Monday, June 22, 2015

TarotBot by Liberus

Many Tarot apps are designed to replicate the experience of using a deck – shuffling, picking the cards and placing them into a spread.  TarotBot aims to evolve tarot into a new medium.  Aron Price, the brains behind Liberus, decided that his TarotBot program would focus on helping people gain insights into the cards by focusing on the images instead of the animations and other potential distractions.

The TarotBot offerings are an amazing collection of 30 apps that brings out the collector in everyone. The Il Meneghello edition decks provide a beautiful way to see the Tarot in a new way and really get a chance to study the images and symbols.  These decks include Tarot Vacchetta, Soprafino , Tarot Visconti  and Tarot of Bugs. There are several decks that are more mainstream that still don’t conform to the standard imagery - Joseph Vargo’s Gothic Tarot and The Baroque Bohemian Cat Tarot (which comes with cat information as part of the card interpretation) are just two of those.  And yes, there is a RWS deck available as the TarotBot Android app.

The app opens to a simple menu that looks like many other Tarot app menus.  But there are a couple of items that are not part of most apps, About Tarot and About the Artist. About the Tarot is a short examination of Tarot and Cognition, followed by a description of the different spreads that come with the app. About the Artist is a brief description of the artist and their choice of imagery.  Both of the About entries have links to web sites (as available) in order to learn more about them.  They are very nice additions to the apps that don’t attempt to do too much, but do provide some insights beyond the card interpretations.

Browsing the cards is very easy to do, with the icons at the top of the screen to switch among the suits and Major Arcana. All of the cards link to a full screen card that makes it easy to study the details. There is a link to the interpretation screen where you are able enter your own custom text.

The interpretations for each card are best described as sparse. With few exceptions, each deck provides a keyword and a few sentences or phrases for each card, divided into In General and More Directly. These are meant as hints or suggestions about the meaning of the card rather than a definitive or verbose explanation.  By not telling us how to interpret the card too explicitly, we are forced to look at the image and decide for ourselves what they mean to us at that point in time. That is a big part of what Aron Price wanted to create with TarotBot.

Aron studied cognitive engineering at Ohio State and wanted to apply that to divination.   In his own words, “First I considered divination from a cognitive perspective and quickly saw that when a person considers a card and how the meaning of it might apply to their situation, they are actually looking at their issue from the perspective of the card's archetype.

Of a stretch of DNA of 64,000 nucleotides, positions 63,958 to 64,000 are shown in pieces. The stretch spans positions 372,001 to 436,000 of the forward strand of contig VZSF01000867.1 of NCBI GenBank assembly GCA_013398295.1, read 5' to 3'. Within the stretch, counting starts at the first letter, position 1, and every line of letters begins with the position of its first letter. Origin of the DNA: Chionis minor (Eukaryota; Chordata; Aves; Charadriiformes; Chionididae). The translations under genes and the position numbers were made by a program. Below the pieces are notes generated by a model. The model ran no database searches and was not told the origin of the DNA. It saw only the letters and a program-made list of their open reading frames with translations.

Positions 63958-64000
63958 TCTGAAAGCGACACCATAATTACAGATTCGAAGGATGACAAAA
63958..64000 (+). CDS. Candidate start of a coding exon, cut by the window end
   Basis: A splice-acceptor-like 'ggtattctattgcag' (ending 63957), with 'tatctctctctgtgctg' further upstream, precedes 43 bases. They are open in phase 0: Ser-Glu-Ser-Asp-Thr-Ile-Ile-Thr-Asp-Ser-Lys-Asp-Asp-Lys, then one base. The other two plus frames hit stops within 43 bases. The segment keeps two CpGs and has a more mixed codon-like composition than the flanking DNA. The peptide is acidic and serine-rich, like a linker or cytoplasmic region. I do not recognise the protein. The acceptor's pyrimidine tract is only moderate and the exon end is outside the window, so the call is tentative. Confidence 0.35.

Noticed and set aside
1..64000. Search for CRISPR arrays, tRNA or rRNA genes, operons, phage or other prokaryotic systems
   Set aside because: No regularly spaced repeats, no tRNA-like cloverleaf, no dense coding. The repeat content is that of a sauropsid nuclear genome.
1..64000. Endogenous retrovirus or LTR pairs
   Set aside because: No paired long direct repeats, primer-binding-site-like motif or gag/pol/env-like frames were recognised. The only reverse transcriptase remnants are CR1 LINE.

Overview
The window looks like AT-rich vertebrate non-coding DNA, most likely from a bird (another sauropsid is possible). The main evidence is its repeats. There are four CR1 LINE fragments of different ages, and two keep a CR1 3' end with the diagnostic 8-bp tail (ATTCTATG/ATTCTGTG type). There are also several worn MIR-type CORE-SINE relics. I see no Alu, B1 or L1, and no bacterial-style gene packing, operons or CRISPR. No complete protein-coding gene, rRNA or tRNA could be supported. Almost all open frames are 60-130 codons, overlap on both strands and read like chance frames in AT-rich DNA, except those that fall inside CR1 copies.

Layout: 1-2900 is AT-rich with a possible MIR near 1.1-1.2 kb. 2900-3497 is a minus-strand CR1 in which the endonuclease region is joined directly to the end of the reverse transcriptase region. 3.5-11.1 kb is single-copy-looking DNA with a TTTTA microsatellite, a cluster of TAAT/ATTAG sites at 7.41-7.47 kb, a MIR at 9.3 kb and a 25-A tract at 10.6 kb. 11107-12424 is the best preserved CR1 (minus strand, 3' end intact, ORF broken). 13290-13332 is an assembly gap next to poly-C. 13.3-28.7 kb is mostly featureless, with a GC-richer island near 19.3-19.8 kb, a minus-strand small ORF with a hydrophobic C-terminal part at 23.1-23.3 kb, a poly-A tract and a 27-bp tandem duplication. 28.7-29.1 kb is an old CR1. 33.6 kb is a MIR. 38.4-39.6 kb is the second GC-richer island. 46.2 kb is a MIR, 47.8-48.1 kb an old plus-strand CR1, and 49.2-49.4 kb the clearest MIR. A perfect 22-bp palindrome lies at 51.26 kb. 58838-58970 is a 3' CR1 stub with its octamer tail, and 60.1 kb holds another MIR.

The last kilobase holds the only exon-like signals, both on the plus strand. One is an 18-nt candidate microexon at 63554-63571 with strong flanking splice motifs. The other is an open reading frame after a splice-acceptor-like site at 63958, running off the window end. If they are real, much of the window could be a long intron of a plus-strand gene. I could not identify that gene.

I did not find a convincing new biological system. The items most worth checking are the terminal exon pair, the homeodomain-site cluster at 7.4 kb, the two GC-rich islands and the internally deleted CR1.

“The process of looking at a problem from a variety of perspectives in order to better understand it is one of the core techniques cognitive engineers use.

“Thus when I designed the app I attempted to streamline the tarot reading process into reviewing cards in relation to an issue to trigger potential insights.

“Where other developers focused on fancy shuffling and card drawing animations I was trying to make something that would help people gain insights into themselves through self-reflection.”

With this focus, the difference between TarotBot and other Tarot apps stands out.  I highly recommend trying one of the Liberus apps not only for the decks, but for the chance to really be able to gain some insight into the cards and yourself. All of the decks can be found at  With plenty to choose from you are sure to find at least one that calls to you.

And if you really want to customize the program, you can!  TarotBot uses a collection of 72 card images, so if you have a digital deck as images you can place it on your tablet or phone and use that.  The cards need to be named 01.jpg-79.jpg.  Copy them to a folder on your device named tarotbot.custom. Open TarotBot and under Options  choose Use Custom Deck.

Although TarotBot has not been updated in a couple of years, Aron has plans to update it in a big way. “Since I created TarotBot I have moved on to developing artificial intelligence for home automation, my hope is to one day come full circle and update TarotBot with my new intelligent app design.”  He will be bringing the Liberus website back and updating the code base later this year.  If you are interested in tinkering under the hood, the current TarotBot code is available through GitHub (

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